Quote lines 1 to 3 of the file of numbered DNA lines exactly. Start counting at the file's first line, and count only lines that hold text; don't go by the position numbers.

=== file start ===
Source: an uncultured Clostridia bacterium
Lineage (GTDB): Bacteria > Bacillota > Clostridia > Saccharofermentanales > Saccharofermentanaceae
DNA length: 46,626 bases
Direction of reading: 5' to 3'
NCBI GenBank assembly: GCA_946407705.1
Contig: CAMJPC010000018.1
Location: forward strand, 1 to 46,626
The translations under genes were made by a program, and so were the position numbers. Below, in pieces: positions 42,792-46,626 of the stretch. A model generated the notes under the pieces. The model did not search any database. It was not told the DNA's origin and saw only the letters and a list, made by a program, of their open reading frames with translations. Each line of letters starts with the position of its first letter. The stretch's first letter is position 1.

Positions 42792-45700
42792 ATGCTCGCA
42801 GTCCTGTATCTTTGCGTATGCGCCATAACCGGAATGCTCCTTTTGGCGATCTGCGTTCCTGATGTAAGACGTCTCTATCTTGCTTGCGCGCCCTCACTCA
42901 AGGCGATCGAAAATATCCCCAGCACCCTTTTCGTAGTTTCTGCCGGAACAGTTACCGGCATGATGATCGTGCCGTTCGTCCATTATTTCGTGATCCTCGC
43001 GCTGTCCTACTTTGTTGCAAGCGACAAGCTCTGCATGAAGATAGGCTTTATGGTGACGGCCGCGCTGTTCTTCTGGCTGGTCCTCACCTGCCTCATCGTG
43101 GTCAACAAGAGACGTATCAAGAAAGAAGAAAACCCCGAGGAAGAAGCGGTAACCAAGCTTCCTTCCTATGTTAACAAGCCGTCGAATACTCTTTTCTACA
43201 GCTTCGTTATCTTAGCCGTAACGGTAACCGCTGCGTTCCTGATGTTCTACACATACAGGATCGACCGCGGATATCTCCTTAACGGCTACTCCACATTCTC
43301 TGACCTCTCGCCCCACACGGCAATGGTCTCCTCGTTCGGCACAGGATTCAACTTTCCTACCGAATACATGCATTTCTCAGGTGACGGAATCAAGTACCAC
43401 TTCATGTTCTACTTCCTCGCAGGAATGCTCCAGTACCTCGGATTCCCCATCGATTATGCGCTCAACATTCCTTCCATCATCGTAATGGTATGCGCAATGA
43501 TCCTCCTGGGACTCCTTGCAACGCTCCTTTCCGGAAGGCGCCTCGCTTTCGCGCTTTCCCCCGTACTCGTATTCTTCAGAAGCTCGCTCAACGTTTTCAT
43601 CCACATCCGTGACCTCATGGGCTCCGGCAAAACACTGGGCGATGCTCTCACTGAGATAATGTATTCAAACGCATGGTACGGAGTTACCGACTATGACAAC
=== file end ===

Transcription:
Source: an uncultured Clostridia bacterium
Lineage (GTDB): Bacteria > Bacillota > Clostridia > Saccharofermentanales > Saccharofermentanaceae
DNA length: 46,626 bases